BF: For forty years they wandered.
MF: Forty years! And then it goes on and on and on and on. They were rebuilding the wall. God told them they needed to build this wall and it was a divine thing. And they were like “Well… let’s do it next year, you know? There’s, like, some shit going on right now” and so they put it off for a year, and the next thing you know- fourteen years passes. They’re not listening to that spirit in ‘em going “Hey man, you know that thing I’ve been talking to you about…. you need to get on that.” So, it’s just those little things. Every story that’s been told.
BF: With Levon Helm passing recently, it has brought attention back to The Band. They made timeless music that sounded “old” to people, but was very much of their contemporaries as well. It was timeless, yet of its time, like many of the songs you played tonight.
MF: I meant to do a Levon song tonight.
BF: Songs like “Selah Selah” and “Devil Don’t Sleep Tonight” fit impeccably well next to the traditional songs you’ve arranged. Can you discuss that creative process, not only in keeping something “old” alive, but tapping into the same qualities of someone like a Thomas Dorsey when he wrote “Precious Lord”?
MF: [The creative process is] changing all the time, and you’re always chasing it. And for me, I’ve got so many things going on in my head- things like “Hey, check this out!” or “You should do this!” There are so many musical things coming at you all the time. I was just seeing this- maybe the last interview Levon did was back in February, up at his house. This guy was interviewing him, and I saw it online the day he died. My son, he just loved Levon. He met him, and Levon just loved on him too. So we were looking up stuff online and saw this interview with Levon, and Levon’s frickin’ on his deathbed, basically. It’s February, he’s sick , and as soon as the guy asks him something about what’s turning him on, what’s getting him going now, you saw him light up, man. He started talking about this Middle Eastern music that he was really digging on at the time, a few African things, but mostly Middle Eastern stuff. And [my son] Christian and I looked at each other and went “That’s weird”, ‘cause we listen to a lot of Middle Eastern stuff. And as soon as he said that, Levon went “guh, guh-guh-GAHT” [mimicing Levon]... it was really sweet.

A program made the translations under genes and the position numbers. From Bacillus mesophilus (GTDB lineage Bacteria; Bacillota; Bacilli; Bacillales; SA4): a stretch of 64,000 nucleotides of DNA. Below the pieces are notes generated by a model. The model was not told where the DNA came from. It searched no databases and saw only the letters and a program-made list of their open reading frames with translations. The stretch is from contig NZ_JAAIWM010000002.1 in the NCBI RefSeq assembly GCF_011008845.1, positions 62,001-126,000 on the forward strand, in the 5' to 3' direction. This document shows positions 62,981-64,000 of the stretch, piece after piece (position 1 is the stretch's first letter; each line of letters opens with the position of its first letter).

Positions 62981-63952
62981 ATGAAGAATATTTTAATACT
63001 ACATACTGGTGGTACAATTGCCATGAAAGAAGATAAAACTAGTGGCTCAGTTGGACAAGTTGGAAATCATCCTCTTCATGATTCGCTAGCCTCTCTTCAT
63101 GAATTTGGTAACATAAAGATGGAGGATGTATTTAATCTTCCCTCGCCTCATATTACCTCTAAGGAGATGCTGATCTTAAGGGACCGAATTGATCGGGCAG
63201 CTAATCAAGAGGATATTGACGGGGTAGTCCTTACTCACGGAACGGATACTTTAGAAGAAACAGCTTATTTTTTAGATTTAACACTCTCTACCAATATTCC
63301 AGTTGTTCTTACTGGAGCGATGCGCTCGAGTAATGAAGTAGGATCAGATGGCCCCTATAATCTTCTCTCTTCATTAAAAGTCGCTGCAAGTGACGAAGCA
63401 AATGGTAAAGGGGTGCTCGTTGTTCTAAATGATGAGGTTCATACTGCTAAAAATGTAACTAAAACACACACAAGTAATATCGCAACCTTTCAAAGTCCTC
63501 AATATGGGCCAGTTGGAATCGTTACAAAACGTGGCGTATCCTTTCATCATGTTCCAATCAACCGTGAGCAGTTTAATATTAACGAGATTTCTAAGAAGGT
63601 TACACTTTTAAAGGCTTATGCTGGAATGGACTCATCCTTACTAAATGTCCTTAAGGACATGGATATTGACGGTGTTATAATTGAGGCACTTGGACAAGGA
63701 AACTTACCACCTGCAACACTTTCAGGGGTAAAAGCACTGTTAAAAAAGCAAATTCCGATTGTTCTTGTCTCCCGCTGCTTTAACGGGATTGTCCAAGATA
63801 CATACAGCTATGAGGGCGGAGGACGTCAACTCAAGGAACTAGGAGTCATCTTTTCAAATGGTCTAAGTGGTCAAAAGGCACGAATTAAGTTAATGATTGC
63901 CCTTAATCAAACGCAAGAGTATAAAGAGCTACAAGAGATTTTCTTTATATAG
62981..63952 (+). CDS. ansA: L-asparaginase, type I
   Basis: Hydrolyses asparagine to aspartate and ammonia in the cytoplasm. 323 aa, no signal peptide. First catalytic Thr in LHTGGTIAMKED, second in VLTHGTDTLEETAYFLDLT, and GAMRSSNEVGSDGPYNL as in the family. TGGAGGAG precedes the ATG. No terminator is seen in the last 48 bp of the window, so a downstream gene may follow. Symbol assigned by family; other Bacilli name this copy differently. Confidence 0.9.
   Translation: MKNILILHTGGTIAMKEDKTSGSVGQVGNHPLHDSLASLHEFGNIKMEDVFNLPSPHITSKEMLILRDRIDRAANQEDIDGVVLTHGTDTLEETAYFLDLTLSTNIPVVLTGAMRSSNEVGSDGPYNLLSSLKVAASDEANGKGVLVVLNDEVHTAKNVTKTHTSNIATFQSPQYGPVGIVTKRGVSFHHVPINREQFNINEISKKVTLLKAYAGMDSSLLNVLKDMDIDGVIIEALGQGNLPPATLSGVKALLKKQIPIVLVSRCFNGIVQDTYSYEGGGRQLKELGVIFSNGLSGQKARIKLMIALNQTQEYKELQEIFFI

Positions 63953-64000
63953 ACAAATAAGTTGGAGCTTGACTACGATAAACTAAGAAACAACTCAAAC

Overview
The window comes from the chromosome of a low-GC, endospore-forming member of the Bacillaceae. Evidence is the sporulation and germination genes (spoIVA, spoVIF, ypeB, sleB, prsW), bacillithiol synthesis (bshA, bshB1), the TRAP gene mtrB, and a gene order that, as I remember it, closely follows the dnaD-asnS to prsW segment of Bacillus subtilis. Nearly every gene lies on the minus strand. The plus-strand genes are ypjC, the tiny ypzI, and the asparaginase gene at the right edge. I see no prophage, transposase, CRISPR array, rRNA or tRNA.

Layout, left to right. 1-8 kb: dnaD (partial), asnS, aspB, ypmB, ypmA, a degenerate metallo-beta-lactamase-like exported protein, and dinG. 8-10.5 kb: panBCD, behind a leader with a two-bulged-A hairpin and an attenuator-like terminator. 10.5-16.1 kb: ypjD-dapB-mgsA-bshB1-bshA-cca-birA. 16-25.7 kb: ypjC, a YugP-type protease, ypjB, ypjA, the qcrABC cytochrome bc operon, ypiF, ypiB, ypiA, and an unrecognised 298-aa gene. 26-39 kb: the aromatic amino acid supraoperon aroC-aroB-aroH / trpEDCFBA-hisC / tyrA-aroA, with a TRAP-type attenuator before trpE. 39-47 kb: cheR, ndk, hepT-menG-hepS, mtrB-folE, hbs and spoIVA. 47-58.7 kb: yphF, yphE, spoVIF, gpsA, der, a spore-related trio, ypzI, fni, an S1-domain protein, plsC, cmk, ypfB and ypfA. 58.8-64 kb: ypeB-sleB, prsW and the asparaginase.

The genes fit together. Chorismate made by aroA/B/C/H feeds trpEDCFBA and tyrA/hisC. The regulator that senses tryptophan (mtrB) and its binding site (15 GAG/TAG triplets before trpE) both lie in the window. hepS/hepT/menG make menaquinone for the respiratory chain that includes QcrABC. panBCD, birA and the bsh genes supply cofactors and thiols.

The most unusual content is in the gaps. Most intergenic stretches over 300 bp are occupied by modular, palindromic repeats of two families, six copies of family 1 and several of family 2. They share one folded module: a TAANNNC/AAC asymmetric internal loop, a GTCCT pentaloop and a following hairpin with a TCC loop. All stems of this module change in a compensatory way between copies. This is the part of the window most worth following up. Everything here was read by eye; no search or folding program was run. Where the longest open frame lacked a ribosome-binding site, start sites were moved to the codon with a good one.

[10:33 of the video above].
You’re always trying to allow everything to come in, and then sweep it all away and see [what’s left] and sift it. It’s a process.
BF: Talking about things always bouncing around your head, how do you know when a something is “worthy”- like “Mercy Now” by Mary Gauthier? How do you know something is worth the extra bit of attention or worth recording?
MF: A lot of times I don’t see it. A lot of times it’s a friend of mine.
BF: So sometimes it’s a trusted but external influence?
MF: Sometimes- like Marty Stuart recommended that I did “Green Green Grass of Home” and then my friend Audley Freed suggested that I…
BF: I love Audley Freed.
MF: Audley’s got a knack for picking songs for me, so if he ever says to me “Hey, you should think about doing this song,” I’ll always listen to him.